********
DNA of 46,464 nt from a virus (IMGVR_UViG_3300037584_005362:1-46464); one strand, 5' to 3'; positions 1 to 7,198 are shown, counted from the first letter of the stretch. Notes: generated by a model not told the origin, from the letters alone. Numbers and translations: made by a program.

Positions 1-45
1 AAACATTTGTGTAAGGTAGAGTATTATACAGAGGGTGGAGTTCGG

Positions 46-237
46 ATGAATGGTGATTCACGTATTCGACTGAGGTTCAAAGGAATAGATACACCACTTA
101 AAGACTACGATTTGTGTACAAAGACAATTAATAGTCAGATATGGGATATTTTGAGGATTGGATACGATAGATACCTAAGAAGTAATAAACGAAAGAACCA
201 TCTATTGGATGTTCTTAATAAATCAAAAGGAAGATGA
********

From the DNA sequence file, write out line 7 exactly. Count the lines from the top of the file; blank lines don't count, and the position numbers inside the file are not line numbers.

201 TCTATTGGATGTTCTTAATAAATCAAAAGGAAGATGA